Choosing the best Sandbox for malware analysis

If you’re an IT Security researcher and you’d like to know how a particular malware works and what it does on infected machine, or maybe you just have a sample which you suspect to be malicious – you probably need a Sandbox.

There are dozens of articles about what Sandbox is and how it works – if you don’t know it already you can check a very good article here or a short description here.

In this article I’d like to cover less technical aspects, very important however for a person which have to choose the best solution for him or a company for which he’s working.

Let’s divide Sandboxes into 2 types:

  • Online,
  • Standalone.

Online Sandboxes are hosted outside of your environment by external organization. You cannot modify it’s settings to suit it to your needs – you get the interface to submit the file (most often a Web interface) and a final report from malware execution. You don’t have to bother yourself with Sandbox maintenance – it works instantly when you need it. At least in theory.

Standalone Sandboxes are totally maintained by you. You need a dedicated machine or a virtual appliance (with possibility to run another virtual machine on it), you have to install, configure and update your installment and – most important – you can customize it however you want, for example you can create testing environment based on different Windows versions or you can use your default company build to see how well it is protected from particular threat. You have to however keep in mind that during one of those updates something can break.

If you are a private researcher most likely you don’t have thousands of dollars to purchase a commercial product. Don’t worry – there are plenty of free to use and/or open source solutions out there. Let’s have a quick review.

Tested Sandbox solutions

Commonly used Online solutions are:

Commonly used Standalone solutions are:

When you are looking for the best solution which will suit most of your needs, few questions have to be asked: Will the solution be available when I’ll need it? Is the solution still developed? Will I get a proper support? And finally: What information returned from Sandbox after analysis is most important for me?

Our choices are related to many factors – not only our personal preferences count, but also target environment, available resources, already implemented solutions, etc. Different will be the choice made by freelancer from the one made by security staff in a company, especially if it’s a large one with very restrictive policies. Questions mentioned above are very basic, many other things should be considered  After spending couple of hours trying to find out what exactly do I need, I’ve written down some criteria which helped me take the choice. Let me shortly introduce you what I found to be best for me and what led to this choice.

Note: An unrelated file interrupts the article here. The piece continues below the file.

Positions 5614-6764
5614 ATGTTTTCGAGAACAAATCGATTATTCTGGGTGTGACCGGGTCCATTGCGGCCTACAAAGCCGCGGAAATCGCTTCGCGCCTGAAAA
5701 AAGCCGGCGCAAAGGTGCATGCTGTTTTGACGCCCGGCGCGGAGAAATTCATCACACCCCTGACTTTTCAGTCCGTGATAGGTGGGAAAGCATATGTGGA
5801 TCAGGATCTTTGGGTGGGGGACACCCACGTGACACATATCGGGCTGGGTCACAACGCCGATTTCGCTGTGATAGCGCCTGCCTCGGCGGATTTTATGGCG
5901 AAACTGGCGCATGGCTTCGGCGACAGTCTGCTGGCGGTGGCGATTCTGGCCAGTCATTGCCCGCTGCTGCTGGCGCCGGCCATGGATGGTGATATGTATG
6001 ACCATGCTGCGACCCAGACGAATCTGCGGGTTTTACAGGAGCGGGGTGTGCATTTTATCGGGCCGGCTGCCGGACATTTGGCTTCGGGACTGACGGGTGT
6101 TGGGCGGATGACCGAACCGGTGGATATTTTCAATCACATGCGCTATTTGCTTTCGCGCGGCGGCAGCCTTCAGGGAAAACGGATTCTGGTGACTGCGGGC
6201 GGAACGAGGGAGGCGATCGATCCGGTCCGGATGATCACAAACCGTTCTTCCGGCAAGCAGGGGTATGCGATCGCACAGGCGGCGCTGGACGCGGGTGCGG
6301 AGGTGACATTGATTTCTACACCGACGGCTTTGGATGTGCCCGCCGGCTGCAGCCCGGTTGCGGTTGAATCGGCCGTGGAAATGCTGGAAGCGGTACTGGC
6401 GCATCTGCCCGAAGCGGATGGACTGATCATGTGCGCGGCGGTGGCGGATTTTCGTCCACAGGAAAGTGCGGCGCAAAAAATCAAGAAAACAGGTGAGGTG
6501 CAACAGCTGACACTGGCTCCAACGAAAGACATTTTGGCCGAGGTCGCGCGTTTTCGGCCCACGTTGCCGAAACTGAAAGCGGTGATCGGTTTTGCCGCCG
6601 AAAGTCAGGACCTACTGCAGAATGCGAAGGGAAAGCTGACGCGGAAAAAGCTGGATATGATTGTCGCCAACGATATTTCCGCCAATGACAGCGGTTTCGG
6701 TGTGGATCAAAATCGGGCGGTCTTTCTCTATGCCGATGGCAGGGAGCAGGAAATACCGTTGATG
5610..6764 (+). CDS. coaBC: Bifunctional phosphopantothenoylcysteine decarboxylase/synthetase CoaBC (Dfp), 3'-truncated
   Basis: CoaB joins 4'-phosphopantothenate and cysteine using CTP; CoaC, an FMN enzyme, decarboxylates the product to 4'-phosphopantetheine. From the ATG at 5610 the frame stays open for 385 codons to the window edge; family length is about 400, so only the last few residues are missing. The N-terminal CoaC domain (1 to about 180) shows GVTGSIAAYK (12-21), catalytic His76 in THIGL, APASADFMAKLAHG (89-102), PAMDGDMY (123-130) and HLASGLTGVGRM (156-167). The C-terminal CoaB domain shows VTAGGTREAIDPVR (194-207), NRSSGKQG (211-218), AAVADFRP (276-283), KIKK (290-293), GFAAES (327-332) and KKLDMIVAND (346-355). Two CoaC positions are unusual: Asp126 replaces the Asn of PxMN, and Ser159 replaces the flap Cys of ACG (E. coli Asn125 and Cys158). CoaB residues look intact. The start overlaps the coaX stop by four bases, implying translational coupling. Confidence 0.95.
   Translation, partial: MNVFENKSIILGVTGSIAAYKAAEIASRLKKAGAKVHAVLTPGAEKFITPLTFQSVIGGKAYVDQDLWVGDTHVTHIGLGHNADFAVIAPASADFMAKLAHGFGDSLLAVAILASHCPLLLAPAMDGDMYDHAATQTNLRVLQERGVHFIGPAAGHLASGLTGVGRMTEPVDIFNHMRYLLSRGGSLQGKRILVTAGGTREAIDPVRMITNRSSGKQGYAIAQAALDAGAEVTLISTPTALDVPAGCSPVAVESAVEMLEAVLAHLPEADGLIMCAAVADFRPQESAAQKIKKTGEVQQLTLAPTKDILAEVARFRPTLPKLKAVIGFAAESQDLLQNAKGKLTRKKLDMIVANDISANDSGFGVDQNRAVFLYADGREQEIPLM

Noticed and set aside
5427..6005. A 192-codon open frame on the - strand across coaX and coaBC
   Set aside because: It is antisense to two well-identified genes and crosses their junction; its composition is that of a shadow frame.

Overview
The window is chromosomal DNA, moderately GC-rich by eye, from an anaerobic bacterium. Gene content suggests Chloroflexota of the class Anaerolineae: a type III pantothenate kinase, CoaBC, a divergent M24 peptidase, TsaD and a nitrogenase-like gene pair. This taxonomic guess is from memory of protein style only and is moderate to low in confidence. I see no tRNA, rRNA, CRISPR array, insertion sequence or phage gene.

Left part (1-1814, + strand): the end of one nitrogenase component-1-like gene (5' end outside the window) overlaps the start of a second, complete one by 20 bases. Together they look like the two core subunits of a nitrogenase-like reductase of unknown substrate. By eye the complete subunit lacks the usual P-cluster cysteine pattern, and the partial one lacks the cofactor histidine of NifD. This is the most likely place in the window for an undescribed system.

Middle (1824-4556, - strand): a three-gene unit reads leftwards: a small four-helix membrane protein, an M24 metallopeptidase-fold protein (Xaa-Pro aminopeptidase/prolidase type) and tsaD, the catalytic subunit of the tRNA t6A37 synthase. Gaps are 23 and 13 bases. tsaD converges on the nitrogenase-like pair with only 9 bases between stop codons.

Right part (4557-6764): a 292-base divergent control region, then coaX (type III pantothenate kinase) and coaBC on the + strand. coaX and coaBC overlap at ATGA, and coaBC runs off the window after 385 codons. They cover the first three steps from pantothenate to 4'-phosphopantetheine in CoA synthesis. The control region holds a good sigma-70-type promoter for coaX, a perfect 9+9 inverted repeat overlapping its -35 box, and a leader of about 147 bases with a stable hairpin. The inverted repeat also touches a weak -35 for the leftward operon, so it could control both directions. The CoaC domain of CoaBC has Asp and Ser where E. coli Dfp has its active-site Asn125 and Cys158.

I’ve chosen Cuckoo. But not only. Cuckoo is still a very young solution, sometimes problems occur, especially when it comes to generating report containing some foreign language characters – it drops number of errors and fails, at least in my environment. When Cuckoo doesn’t behave as expected, it’s good to have something else – like Anubis, or ThreatExpert.

Let my explain you why.

First of all – it’s an open source software and it runs on Linux. It can be configured to satisfy almost all needs and it can even work as an Online solution (check Malwr, it’s based on Cuckoo). It’s actively developed and has a good support from developers and community. You can create as many testing environments as you want and test any file or URL which can be opened within tested environment. Beside that, Cuckoo offers:

  • Generating variety of hashes (not available in Sandboxie directly, provided by Buster which is based on it),
  • After some extra configuration (modifying agent) it prevents malware from detected sandboxed environment (try achieving this with Zero Wine Tryouts…),
  • Checking detection score in VirusTotal (not available in Anubis, Comodo, ThreatExpert, Sandboxie, Buster or Zero Wine Tryouts),
  • Listing accessed/modified files,
  • Listing accessed/modified registry keys,
  • Listing full execution trace (like you’d get from debugger) for executable files launched by malware,
  • Analyzing network traffic (simple DNS and IP listing + pcap file for analysis in external tool, like f.e. Wireshark),
  • Creating memory dump, which can be further analyzed using f.e. Volatility Framework (obviously not possible for Online tools),
  • Can be fully controlled during malware execution process (obviously not possible for Online tools),
  • Extracting files created by malware,
  • Generates detailed and clear report in HTML (only Anubis created one I liked more),
  • It can be easily automated.

And how it scores when it comes to detection?” – you may ask. Take a look at Open-Source Security Tools Blog, where Malwr.com, which is based on Cuckoo is compered with Anubis, MWAnalysis (CWSandbox) and ThreatExpert. It shines among them.

That’s it. I’m using Cuckoo on daily basis, always keep it updated to the latest version from Git repository and it does the job nicely. In few upcoming articles I’ll cover installation process on Gentoo Linux, hardening and I’ll show you how malware analysis using Cuckoo looks.

If you have any questions or comments feel free to leave them below, I’ll answer as best I can.

Cheers!

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